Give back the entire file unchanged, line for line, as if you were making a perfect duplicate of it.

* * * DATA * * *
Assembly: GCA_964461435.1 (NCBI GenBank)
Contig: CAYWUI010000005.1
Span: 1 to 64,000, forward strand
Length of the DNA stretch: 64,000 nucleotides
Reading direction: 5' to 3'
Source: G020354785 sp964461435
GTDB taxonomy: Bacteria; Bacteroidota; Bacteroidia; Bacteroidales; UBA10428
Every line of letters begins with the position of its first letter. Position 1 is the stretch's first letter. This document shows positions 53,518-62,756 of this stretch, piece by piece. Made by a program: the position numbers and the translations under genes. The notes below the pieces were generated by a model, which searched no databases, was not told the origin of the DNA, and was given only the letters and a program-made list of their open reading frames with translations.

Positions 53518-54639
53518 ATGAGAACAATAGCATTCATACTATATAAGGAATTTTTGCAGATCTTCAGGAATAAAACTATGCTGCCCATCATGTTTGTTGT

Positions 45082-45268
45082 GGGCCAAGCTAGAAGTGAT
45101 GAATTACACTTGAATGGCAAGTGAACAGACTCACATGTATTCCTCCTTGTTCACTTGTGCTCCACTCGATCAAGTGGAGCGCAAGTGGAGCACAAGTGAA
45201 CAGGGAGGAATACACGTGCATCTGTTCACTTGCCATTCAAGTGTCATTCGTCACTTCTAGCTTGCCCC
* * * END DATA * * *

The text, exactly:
Assembly: GCA_964461435.1 (NCBI GenBank)
Contig: CAYWUI010000005.1
Span: 1 to 64,000, forward strand
Length of the DNA stretch: 64,000 nucleotides
Reading direction: 5' to 3'
Source: G020354785 sp964461435
GTDB taxonomy: Bacteria; Bacteroidota; Bacteroidia; Bacteroidales; UBA10428
Every line of letters begins with the position of its first letter. Position 1 is the stretch's first letter. This document shows positions 53,518-62,756 of this stretch, piece by piece. Made by a program: the position numbers and the translations under genes. The notes below the pieces were generated by a model, which searched no databases, was not told the origin of the DNA, and was given only the letters and a program-made list of their open reading frames with translations.

Positions 53518-54639
53518 ATGAGAACAATAGCATTCATACTATATAAGGAATTTTTGCAGATCTTCAGGAATAAAACTATGCTGCCCATCATGTTTGTTGT

Positions 45082-45268
45082 GGGCCAAGCTAGAAGTGAT
45101 GAATTACACTTGAATGGCAAGTGAACAGACTCACATGTATTCCTCCTTGTTCACTTGTGCTCCACTCGATCAAGTGGAGCGCAAGTGGAGCACAAGTGAA
45201 CAGGGAGGAATACACGTGCATCTGTTCACTTGCCATTCAAGTGTCATTCGTCACTTCTAGCTTGCCCC